It's been less than two years since PokerStars was forced to exit to U.S. market by the Department of Justice. But the world's leading online poker site is already planning its return to the States.
On Thursday, the Wall Street Journal first reported that PokerStars is planning to purchase a struggling casino in Atlantic City, New Jersey, ahead of the state's legalization of online gambling. A New Jersey Assembly recently approved an amended bill that would allow for licensed casinos located in Atlantic City to offer authorized games — including poker — to residents of the state. The amended version modified a "bad actor" provision that would have prohibited companies like PokerStars which served customers in the U.S. after the Unlawful Internet Gambling Enforcement Act (UIGEA) was passed in 2006.
The New Jersey bill could pass by the end of the year; State Sen. Ray Lesniak predicts a bill vote by the Full Assembly on Dec. 17, followed by a state Senate vote on Dec. 20.
The Atlantic Club casino, formerly called the Atlantic City Hilton and the Golden Nugget, would be the early focus of PokerStars' strategy to reenter the online poker market in the States. PokerStars is reportedly interested in buying the casino from investment firm Colony Capital for $50 million.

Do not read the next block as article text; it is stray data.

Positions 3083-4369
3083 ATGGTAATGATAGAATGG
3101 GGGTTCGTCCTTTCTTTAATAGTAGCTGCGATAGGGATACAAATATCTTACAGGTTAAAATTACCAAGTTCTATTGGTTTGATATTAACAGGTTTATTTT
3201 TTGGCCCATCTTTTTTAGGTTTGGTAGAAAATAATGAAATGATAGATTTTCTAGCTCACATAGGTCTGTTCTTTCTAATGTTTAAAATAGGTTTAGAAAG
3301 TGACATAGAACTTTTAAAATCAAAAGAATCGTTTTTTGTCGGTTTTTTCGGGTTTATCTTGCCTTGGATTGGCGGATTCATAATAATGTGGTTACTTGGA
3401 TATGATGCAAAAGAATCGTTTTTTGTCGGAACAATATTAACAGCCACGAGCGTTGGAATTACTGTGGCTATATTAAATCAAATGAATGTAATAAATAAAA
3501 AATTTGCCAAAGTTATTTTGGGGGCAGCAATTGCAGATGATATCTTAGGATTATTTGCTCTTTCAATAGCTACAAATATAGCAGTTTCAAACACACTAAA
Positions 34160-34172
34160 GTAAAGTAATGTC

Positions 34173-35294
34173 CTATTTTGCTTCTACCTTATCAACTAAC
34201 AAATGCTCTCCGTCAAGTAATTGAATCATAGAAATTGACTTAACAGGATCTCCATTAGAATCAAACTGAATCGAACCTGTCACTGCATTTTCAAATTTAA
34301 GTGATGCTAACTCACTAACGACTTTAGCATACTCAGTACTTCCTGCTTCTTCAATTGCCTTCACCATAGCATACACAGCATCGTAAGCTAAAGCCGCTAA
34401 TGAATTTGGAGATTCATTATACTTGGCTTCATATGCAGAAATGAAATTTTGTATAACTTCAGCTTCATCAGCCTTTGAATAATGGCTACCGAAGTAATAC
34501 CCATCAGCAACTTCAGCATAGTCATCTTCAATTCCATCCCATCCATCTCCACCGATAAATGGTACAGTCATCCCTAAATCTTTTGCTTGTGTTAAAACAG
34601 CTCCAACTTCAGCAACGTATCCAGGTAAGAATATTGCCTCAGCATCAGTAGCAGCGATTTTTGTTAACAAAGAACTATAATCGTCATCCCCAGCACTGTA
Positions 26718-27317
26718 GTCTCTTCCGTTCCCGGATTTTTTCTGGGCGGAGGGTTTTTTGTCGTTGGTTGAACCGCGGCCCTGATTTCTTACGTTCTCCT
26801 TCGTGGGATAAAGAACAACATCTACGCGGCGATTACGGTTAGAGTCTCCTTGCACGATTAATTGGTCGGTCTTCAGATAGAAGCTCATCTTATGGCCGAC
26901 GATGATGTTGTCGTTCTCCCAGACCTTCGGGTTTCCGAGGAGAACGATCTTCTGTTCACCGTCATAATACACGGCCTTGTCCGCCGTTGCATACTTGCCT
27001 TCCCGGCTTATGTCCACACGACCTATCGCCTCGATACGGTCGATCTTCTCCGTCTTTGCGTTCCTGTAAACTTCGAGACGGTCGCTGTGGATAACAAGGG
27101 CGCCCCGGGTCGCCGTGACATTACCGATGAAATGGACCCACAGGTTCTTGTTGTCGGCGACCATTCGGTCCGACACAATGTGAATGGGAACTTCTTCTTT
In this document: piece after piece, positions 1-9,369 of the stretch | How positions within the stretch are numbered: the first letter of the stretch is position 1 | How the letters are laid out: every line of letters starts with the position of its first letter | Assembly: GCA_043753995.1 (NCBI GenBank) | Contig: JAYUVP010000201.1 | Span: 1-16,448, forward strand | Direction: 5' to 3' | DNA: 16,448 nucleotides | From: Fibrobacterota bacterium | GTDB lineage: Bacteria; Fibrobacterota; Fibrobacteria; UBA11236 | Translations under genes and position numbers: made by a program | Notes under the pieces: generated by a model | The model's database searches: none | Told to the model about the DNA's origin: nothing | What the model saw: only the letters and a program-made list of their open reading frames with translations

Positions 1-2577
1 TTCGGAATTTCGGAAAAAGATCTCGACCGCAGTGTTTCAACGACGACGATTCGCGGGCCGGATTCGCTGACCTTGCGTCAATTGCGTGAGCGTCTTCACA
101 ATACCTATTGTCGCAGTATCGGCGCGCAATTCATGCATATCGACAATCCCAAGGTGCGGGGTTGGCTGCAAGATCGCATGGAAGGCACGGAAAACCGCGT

PokerStars exited the U.S. market on April 15, 2011, but the company settled with the Department of Justice in August while admitting no wrongdoing. PokerStars forfeited $731 million to the U.S. and acquired the assets of former defunct rival Full Tilt Poker. As part of the deal, PokerStars repaid all of FTP's non-U.S. customers and relaunched the online poker room in much of the world.
The deal with the DOJ allows for PokerStars to apply for a gaming license once the applicable laws are passed. If approved for a license, PokerStars could rebrand the Atlantic Club poker room and use the casino as a platform to rebuild its customer base in the U.S.